DC Custom failed to demonstrate that reliance, Inman said.

“The only document plaintiff received from defendant provided no representation regarding the insurance coverage in dispute,” Inman wrote. “Plaintiff argues that its rental of trucks from Rush shows reliance on the alleged misrepresentations, because Rush agreed to the short-term rentals on the condition that plaintiff have collision coverage for those vehicles. This attenuated connection is insufficient to establish a factual dispute regarding plaintiff’s reliance.”

Further, the reliance of a third party cannot show reliance for a UDTP claim, Inman said. Bumpers was “unequivocal” that a plaintiff “must prove that he or she detrimentally relied on the defendant’s misrepresentation.”

Other claims fail

The court also affirmed dismissal of the negligence and breach of contract claims, finding that DC Custom had failed to present evidence raising a genuine issue of material fact as to whether it had requested that Ross obtain coverage for the short-term rental trucks.

“When seeking insurance coverage, plaintiff provided defendant a copy of its previous insurance policy, which did not cover short-term rentals,” Inman wrote. “Plaintiff argues that its representative told defendant that plaintiff engaged in short-term rentals, and that this constituted a request for coverage. Considering the testimony in the light most favorable to plaintiff, it does not show a request for coverage of short-term truck rentals, and it does not show that defendant promised to obtain such coverage. Defendant had no duty to procure coverage beyond what plaintiff actually requested.”

The court reached a similar conclusion with regard to DC Custom’s breach of contract claim, noting that it lacked evidence showing that the contract between the parties extended Ross’s duties beyond the standard requirement that an insurance agent procure the coverage actually requested by the insured.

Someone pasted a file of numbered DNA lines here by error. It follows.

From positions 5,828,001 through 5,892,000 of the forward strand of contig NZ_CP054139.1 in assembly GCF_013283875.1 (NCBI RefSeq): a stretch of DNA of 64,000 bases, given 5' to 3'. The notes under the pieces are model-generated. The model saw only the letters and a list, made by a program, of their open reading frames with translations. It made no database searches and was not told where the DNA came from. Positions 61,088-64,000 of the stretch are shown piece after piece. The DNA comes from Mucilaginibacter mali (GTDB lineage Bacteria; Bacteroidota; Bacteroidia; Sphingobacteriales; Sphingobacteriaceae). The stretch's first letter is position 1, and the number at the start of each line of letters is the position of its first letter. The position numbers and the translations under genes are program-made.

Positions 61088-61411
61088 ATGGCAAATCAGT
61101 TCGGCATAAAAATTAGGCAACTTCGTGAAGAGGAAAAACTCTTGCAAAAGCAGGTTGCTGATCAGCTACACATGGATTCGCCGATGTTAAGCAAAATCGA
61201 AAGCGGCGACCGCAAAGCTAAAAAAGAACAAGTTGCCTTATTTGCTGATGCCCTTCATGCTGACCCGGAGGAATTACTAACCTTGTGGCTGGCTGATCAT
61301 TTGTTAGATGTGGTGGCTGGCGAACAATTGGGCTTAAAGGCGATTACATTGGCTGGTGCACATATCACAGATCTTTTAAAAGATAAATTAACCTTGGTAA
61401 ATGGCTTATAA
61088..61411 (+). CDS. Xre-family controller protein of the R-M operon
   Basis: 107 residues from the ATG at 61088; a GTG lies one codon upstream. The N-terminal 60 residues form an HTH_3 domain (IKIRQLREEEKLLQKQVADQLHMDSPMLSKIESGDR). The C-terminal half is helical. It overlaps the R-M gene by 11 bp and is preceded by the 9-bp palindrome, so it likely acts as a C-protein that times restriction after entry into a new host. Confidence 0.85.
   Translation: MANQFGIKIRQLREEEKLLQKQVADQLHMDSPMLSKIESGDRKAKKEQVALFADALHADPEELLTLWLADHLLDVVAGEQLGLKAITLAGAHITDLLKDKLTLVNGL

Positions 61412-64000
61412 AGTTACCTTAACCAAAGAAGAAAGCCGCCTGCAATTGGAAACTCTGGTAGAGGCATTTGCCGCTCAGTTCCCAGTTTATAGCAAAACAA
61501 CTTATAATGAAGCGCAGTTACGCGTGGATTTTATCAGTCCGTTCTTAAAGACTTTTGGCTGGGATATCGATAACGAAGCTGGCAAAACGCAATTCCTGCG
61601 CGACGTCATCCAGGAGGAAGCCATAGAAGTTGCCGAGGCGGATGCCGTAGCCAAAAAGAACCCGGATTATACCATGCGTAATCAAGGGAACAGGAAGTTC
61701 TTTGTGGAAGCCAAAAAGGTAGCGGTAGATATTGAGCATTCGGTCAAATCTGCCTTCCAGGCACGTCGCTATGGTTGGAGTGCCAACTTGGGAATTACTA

Inman rejected DC Custom’s argument that the COIs implied collision and comprehensive coverage for all vehicles, triggering an additional contractual duty on Ross’s part.

“Our legislature has prohibited the issuance of COIs that ‘contain[] any false or misleading information concerning the policy of insurance to which the certificate of insurance makes reference,’” Inman wrote. “We simply hold that a COI, sent to a third party and never communicated to the insured, without any additional consideration, does not create additional contractual duties owed to the insured.”

Jason Benton and Jessica Dixon of Parker Poe in Charlotte represented Ross. Benton said in an emailed statement that the decision “confirmed what we’ve long known in North Carolina.”

“A plaintiff that decides to pursue a claim of unfair or deceptive trade practices must establish all elements of such a claim, including in particular proximate cause, or else face dismissal,” Benton said.

Christopher Duggan of The Duggan Law Firm in Monroe, who represented DC Custom, said his client intends to appeal the decision.

“The court instituted a new requirement for plaintiffs [in UDTP cases],”Duggan said. “Although the insurance statutes state that misleading information in the COI is a per se unfair or deceptive trade practice, the court said you still need to have reliance on that issuance.”

The 25-page decision is DC Custom Freight, LLC v. Tammy A. Ross & Associates, Inc. (Lawyers Weekly No. 011-224-20). The full text of the opinion is available online at